When working with large video files, re-encoding can take several hours, even on high-performance computers.

In contrast, remuxing can take only a fraction of that time, as the video and audio streams do not need to be compressed or decompressed. This can be especially useful for those who need to process multiple large video files, as it can save a lot of time in the long run.

While remuxing is generally faster than re-encoding, the actual time it takes will depend on several factors, such as the size of the video file, the performance of the computer, and the efficiency of the tool being used to remux the file.

Preservation of Original Video and Audio Quality

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Remuxing preserves the original video and audio quality because it doesn’t involve any compression or re-encoding. This means that the final file will be of the same quality as the original, providing a true 1:1 copy of the original stream without losing data.

Compatibility With a Wider Range of Devices

Remuxing a video file into a more widely supported container format can increase its compatibility with a wider range of devices and media players. This is because different devices and media players have varying levels of support for different container formats.

For example, some devices and media players may not support the MKV container format, but they do support the MP4 format.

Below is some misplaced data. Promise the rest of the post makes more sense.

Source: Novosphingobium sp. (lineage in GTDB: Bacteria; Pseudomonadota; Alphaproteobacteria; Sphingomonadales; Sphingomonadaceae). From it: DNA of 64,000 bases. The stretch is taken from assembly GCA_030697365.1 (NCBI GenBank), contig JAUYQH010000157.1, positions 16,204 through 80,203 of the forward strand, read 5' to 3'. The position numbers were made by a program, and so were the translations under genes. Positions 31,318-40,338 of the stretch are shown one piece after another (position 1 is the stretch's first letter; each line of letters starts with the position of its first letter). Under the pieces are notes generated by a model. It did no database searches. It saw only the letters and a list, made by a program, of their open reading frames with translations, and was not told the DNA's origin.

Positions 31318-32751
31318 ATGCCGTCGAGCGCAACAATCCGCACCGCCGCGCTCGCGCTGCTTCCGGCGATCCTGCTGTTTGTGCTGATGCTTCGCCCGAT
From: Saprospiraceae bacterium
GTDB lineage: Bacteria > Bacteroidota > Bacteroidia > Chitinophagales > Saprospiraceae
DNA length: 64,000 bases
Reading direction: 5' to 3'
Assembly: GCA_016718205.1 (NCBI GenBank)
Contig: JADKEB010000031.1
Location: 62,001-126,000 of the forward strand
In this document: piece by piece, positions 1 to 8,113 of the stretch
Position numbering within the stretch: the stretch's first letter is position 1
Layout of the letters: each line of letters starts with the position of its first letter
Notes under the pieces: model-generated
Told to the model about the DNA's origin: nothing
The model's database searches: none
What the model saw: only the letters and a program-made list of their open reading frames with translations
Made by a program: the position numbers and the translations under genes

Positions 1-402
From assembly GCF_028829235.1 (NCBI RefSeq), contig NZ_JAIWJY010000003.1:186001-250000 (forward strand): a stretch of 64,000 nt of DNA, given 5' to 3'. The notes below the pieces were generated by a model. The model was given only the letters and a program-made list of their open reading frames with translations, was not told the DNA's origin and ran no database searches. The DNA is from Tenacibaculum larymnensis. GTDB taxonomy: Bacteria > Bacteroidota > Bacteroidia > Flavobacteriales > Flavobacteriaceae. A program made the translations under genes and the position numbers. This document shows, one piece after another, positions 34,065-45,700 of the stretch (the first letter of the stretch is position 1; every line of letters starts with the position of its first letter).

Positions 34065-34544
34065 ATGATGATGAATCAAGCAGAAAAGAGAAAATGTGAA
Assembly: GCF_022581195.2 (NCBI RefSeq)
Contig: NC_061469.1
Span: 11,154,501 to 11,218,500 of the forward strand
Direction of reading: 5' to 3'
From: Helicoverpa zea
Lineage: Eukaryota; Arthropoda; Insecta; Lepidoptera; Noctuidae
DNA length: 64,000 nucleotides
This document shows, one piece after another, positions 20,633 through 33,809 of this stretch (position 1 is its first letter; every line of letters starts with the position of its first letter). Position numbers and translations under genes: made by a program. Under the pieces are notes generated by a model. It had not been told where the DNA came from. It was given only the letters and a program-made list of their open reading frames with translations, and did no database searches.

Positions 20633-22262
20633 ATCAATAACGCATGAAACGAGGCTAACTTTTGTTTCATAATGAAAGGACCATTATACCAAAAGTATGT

In this case, remuxing an MKV file into an MP4 file would make it more compatible with those devices and media players.

It’s worth noting that different codecs are used within the container format, so even if the container format is supported, the codec used in the video and audio streams may not be supported.

In those cases, you may need to re-encode the file to a supported codec, which would compromise the quality of the video and audio.

Additionally, some devices may not support certain features of certain container formats, such as support for multiple audio tracks or subtitles.

Better Organization

Remuxing a video file into a container format like MKV can provide better organization by allowing for the inclusion of multiple audio and subtitle tracks in the same file. This is because some container formats, such as MKV, have built-in support for multiple audio and subtitle tracks.

This means that instead of having multiple files for a video with different audio tracks or subtitles, you can have them all included in a single MKV file.

This can be especially useful for videos that have multiple audio tracks or subtitles, such as films or TV shows with different languages.

Having multiple audio and subtitle tracks in the same file can make it more convenient for users to switch between them and can also save storage space by avoiding the need to have multiple files.

Additionally, it can improve the overall organization of a media collection by having everything in a single file and making it easier to find and play.


In summary, remuxing can lead to a smaller file size by stripping unneeded data and changing it to a more efficient container format, which can be useful for archiving, distributing over the internet, and for devices with limited storage capacity.

While the file size reduction might not be significant for every case, particularly with high-resolution video formats, the benefits of remuxing still hold true.